So in giving a King in the face of this rebellious request God was creating a Template that only the Lord Christ could fulfill.

Conclusion — Recap

Author: jetbrane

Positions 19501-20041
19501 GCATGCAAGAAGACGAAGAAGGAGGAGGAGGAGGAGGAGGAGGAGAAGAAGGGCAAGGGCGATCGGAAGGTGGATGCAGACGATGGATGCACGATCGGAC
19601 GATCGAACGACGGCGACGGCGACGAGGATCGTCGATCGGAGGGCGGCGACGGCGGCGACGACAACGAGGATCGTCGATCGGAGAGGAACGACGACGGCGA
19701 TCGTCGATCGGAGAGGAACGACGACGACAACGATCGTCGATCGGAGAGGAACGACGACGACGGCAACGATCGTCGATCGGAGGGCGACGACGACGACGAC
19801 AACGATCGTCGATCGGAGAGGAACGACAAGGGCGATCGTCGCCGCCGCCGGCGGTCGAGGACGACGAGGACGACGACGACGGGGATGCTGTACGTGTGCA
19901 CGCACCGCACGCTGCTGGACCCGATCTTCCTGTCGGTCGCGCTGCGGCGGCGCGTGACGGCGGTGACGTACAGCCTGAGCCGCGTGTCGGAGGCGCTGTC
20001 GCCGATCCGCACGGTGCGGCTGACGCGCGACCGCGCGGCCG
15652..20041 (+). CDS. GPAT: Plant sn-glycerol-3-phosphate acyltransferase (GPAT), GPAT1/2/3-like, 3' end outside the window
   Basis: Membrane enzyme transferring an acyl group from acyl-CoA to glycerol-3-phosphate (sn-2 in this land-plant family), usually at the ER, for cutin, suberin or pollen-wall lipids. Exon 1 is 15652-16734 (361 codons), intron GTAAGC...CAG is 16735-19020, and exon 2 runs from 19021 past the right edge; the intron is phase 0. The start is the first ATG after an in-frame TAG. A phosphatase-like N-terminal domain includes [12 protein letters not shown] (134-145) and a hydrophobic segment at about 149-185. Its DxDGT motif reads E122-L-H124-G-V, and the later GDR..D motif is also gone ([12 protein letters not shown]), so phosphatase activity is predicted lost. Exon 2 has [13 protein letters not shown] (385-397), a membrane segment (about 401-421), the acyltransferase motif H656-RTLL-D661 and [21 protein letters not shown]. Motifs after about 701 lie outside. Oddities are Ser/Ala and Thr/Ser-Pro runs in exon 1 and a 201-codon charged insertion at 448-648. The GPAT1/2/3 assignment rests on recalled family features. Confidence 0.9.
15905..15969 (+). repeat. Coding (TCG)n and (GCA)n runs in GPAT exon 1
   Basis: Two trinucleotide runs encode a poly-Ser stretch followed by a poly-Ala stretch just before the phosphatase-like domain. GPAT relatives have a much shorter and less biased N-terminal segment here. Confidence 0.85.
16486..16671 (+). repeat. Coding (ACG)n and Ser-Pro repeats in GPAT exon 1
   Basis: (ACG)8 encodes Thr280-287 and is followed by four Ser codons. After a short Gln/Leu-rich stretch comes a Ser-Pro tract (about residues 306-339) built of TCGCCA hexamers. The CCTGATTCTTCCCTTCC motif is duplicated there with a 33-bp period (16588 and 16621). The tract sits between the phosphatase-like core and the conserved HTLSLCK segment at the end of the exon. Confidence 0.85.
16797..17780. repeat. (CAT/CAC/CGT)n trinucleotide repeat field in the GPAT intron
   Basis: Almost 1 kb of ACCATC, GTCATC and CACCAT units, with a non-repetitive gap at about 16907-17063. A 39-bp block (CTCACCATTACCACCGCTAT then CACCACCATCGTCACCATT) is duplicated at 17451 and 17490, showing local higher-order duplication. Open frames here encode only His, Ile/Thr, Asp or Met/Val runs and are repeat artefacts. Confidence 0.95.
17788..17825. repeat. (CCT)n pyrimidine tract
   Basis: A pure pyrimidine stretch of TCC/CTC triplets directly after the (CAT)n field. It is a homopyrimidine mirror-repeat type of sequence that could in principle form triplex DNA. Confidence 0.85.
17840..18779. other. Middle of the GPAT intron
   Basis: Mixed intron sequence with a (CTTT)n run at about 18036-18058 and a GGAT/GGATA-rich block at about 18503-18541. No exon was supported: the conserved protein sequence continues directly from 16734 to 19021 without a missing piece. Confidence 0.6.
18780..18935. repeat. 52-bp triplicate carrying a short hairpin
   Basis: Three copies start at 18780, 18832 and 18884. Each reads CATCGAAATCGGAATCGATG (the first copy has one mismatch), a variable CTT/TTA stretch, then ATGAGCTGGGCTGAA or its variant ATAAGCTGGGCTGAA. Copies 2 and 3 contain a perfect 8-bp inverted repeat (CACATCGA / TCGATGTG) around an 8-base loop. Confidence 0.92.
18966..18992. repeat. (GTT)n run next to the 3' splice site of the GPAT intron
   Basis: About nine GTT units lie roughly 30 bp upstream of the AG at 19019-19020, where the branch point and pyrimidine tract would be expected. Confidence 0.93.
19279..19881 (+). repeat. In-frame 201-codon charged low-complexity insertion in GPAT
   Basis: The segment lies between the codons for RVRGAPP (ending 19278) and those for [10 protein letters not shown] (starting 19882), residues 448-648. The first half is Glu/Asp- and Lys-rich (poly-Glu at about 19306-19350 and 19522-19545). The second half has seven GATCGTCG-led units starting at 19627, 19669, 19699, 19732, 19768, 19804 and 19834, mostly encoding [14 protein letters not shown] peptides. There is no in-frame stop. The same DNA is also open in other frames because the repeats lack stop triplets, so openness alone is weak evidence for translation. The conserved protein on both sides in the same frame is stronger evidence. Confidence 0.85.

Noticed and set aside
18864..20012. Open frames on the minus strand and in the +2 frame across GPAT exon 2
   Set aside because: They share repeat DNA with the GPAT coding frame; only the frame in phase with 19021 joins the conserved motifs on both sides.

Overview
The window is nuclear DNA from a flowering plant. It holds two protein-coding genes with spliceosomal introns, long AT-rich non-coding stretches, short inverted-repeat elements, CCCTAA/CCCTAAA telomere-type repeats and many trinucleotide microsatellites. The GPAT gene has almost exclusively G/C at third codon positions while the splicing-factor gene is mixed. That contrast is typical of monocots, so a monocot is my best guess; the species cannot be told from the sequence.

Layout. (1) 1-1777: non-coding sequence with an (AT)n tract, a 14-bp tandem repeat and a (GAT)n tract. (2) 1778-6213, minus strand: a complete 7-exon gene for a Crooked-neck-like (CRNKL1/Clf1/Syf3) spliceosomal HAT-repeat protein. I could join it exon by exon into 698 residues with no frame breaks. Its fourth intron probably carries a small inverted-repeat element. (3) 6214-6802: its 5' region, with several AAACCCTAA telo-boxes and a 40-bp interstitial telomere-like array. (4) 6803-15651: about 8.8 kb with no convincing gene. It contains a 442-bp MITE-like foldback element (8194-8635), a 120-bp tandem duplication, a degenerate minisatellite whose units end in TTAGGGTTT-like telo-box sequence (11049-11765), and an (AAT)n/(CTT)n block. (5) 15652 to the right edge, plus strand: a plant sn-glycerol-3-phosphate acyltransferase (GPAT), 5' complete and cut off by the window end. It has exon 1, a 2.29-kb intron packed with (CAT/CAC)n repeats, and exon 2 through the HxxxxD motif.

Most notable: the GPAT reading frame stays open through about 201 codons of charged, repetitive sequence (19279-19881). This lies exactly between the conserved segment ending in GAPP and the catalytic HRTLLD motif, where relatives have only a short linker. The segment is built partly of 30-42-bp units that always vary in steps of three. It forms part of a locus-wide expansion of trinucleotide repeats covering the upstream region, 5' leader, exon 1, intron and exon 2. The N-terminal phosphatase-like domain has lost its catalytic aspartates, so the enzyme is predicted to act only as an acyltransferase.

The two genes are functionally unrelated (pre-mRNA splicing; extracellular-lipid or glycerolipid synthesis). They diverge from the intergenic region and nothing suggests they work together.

I am a Pastor of a small Church in Mid-Michigan who delights in my family, my congregation and my calling. I am postmillennial in my eschatology. Paedo-Calvinist Covenantal in my Christianity Reformed in my Soteriology Presuppositional in my apologetics Familialist in my family theology Agrarian in my regional community social order belief Christianity creates culture and so Christendom in my national social order belief Mythic-Poetic / Grammatical Historical in my Hermeneutic Pre-modern, Medieval, & Feudal before Enlightenment, modernity, & postmodern Reconstructionist / Theonomic in my Worldview One part paleo-conservative / one part micro Libertarian in my politics Systematic and Biblical theology need one another but Systematics has pride of place Some of my favorite authors, Augustine, Turretin, Calvin, Tolkien, Chesterton, Nock, Tozer, Dabney, Bavinck, Wodehouse, Rushdoony, Bahnsen, Schaeffer, C. Van Til, H. Van Til, G. H. Clark, C. Dawson, H. Berman, R. Nash, C. G. Singer, R. Kipling, G. North, J. Edwards, S. Foote, F. Hayek, O. Guiness, J. Witte, M. Rothbard, Clyde Wilson, Mencken, Lasch, Postman, Gatto, T. Boston, Thomas Brooks, Terry Brooks, C. Hodge, J. Calhoun, Llyod-Jones, T. Sowell, A. McClaren, M. Muggeridge, C. F. H. Henry, F. Swarz, M. Henry, G. Marten, P. Schaff, T. S. Elliott, K. Van Hoozer, K. Gentry, etc. My passion is to write in such a way that the Lord Christ might be pleased. It is my hope that people will be challenged to reconsider what are considered the givens of the current culture. Your biggest help to me dear reader will be to often remind me that God is Sovereign and that all that is, is because it pleases him.